People kept recommending this series to me, so I went looking for it on Netflix.
The series concept and characters were created by Yoshitoshi ABe (that’s how he spells it), and was produced by yasuyuki ueda (also sic), both of whom worked together on Serial Experiments: Lain.
What Lain and Haibane Renmei together seem to indicate is that the creators are using the medium of anime to make 13-episode, stylized, moody, highly original art films.
Which is fine with me. It beats the hell out of watching Warhol’s Empire for eight hours.
We open with a young woman falling head-first from a lovely blue-and-white sky. She is garbed in a white robe, and accompanied by a crow who interacts with her in a lively way, then tries to support her by tugging on the hem of her robe. The crow fails, and the girl continues to plummet toward the earth.
It turns out that this is the dream of Rakka, a Haibane, as she grows in her cocoon. Aside from being spontaneously generated in a pod, Haibane differ from humans in that they resemble traditional angels. They have grey, nonfunctional wings, and halos, which can be difficult to attach at first. (Rakka has to stick hers on with tape and wire.)
[Haibane means “ash-wing,” though creator ABe prefers “charcoal-wing” in English translation. (Possibly because “charcoal” gives a larger color palette, from black through ash-white.) “Renmei” means “confederation.” The series is also subtitled Une fille qui a despiles grises, “A girl with grey wings.” No French is otherwise used in the series.]
Rakka wakes and is taken into the Haibane community, consisting of about a dozen individuals. There are a number of children and teenagers, but seemingly no adults. All were hatched either as a child or adolescent, all born more or less functional and with language skills. Once born they seem to age normally. (The fact there are no adults would seem to point in the direction of a sinister secret.)
The Haibane live in an old mansion called Old Home. (The English words are used throughout.) Old Home is in a town called Guri, which is filled with normal people. The technology level seems to be late 20th Century, though there are no automobiles as there is no place to drive. Electric power is provided by a wind farm. The town and its environs is surrounded by a wall which the inhabitants are forbidden to touch or even to approach. Beings called Toga— they look like masked humans garbed like shamans— are the only people allowed through the gate, and they bring things from outside that the townsfolk can’t make for themselves.
The Haibane get their names from the dreams they experienced while in their coccoons. (“Rakka” means “falling.”) The elder Haibane (all of whom are female) have jobs in town, but are forbidden to own money. Instead they get coupon books that allow them to purchase goods. The folks in town consider it good luck to give them things. There is another group of Haibane, both girls and boys, that live in an abandoned factory on the other side of town, but there is unexplained tension between the two.
The opening episodes consist of Haibane and people being extremely kind to one another, and for a while I wondered if there was going to be any conflict at all.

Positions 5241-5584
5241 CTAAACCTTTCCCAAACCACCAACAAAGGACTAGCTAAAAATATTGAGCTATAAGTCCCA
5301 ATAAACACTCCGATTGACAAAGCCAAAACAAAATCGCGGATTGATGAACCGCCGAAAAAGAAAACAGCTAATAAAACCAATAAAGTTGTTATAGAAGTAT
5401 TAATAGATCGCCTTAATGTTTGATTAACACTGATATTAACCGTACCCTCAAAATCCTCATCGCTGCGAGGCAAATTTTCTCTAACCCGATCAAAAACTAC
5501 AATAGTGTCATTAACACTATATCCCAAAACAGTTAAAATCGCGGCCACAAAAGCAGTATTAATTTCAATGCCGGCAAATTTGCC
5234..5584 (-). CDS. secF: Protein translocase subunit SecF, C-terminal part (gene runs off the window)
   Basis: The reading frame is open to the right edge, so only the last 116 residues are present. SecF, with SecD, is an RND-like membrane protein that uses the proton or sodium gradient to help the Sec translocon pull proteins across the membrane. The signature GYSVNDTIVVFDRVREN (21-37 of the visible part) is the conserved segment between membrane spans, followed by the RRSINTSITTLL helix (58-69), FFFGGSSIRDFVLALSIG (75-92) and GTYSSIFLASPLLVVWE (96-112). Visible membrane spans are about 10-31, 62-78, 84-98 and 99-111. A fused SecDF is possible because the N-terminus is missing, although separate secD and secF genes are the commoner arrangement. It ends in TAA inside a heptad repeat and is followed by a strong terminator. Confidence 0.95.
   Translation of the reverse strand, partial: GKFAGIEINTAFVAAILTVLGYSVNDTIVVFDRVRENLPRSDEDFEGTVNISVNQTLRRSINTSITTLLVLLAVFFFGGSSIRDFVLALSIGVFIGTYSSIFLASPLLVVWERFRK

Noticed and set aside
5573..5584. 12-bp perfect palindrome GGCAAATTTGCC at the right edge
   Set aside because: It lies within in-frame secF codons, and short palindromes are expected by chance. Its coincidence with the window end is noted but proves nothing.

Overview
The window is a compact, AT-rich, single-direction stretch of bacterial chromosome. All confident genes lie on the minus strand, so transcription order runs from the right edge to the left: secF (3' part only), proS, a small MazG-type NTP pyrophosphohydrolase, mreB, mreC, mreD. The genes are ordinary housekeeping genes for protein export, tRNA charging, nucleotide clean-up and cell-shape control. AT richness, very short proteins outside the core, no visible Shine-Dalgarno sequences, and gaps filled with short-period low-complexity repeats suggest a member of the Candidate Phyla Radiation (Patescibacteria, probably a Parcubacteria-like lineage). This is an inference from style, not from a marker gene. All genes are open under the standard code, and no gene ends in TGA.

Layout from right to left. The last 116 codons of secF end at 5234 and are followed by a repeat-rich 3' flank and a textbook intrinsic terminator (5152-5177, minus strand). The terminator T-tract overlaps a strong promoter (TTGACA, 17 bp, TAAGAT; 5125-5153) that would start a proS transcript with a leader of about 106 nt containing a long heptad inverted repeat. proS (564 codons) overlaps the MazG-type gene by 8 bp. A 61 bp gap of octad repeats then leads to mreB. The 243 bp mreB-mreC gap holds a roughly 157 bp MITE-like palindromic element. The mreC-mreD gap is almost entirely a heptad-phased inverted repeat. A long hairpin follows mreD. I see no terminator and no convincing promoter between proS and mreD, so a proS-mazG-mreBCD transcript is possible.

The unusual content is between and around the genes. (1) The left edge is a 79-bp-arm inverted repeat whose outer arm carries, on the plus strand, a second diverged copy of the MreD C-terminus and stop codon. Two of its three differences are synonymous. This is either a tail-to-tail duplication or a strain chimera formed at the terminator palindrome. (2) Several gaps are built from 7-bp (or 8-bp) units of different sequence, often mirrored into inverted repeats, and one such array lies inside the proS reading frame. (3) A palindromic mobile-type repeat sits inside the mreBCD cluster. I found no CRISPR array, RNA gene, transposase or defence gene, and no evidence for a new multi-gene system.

Trouble enters paradise when one of the Haibane, um, dies.
Turns out that sometimes a Haibane will get an urge to wander off into the Western Woods, then on their “Day of Flight” turn into a beam of light that shoots up into the sky.
Rakka witnesses this and gets terribly upset. (It may be my personal take on this, but I’d find death a lot less ominous if people shot up into the sky as a beam of light . . . It would seem a hopeful sign to me.) Rakka then spends several episodes asking anguished existential questions. Her wing feathers begin to turn black. Her particular friend Reki (“Gravel”) gives her medicine that washes her feathers clean again, but explains that the black feathers are a pretty dreadful sign.
It is strongly suggested that the Haibane are recently reincarnated humans, placed within the sheltering walls of Guri in order to work through traumatic episodes in their past lives. (Since none can remember their past lives, this is actually a tall order.) Those who can’t work out their problems become “Sin-Bound,” and their feathers turn black. If they’re still Sin-Bound when their Day of Flight comes, Something Bad happens to them.
It turns out that Rakka’s friend Reki is not only Sin-Bound, but was Sin-Bound from birth, born with black feathers. (It is strongly suggested— the series never actually tells you anything— that Reki ended her previous existence in suicide.)
The last few episodes chronicle Rakka’s desperate attempts to save her Sin-Bound friend before the Day of Flight comes.
It’s significant that the Haibanes’ dreams are so important, because the whole series has a dreamlike quality that sets its action in a place beyond our reality. The series is very gentle and slow moving, and there are no villains anywhere in the story, only people who need help and other people willing, if not always able, to help them.
At times I grew frustrated with the series’ slow pace— you could pack the whole story into a two-hour feature without losing much of the story— but on the other hand it was sometimes a relief to spent time with some genuinely nice, if not precisely angelic, people.
The story seems a highly personal work from Mr. ABe, a working out of his own private symbol set. The wings and halos are borrowed from Christian imagery, but the metaphysical setup is far from Christian. And it’s lovely to look at.
If you think you might like a series about nice folks in which nothing blows up, then this may be the thing for you.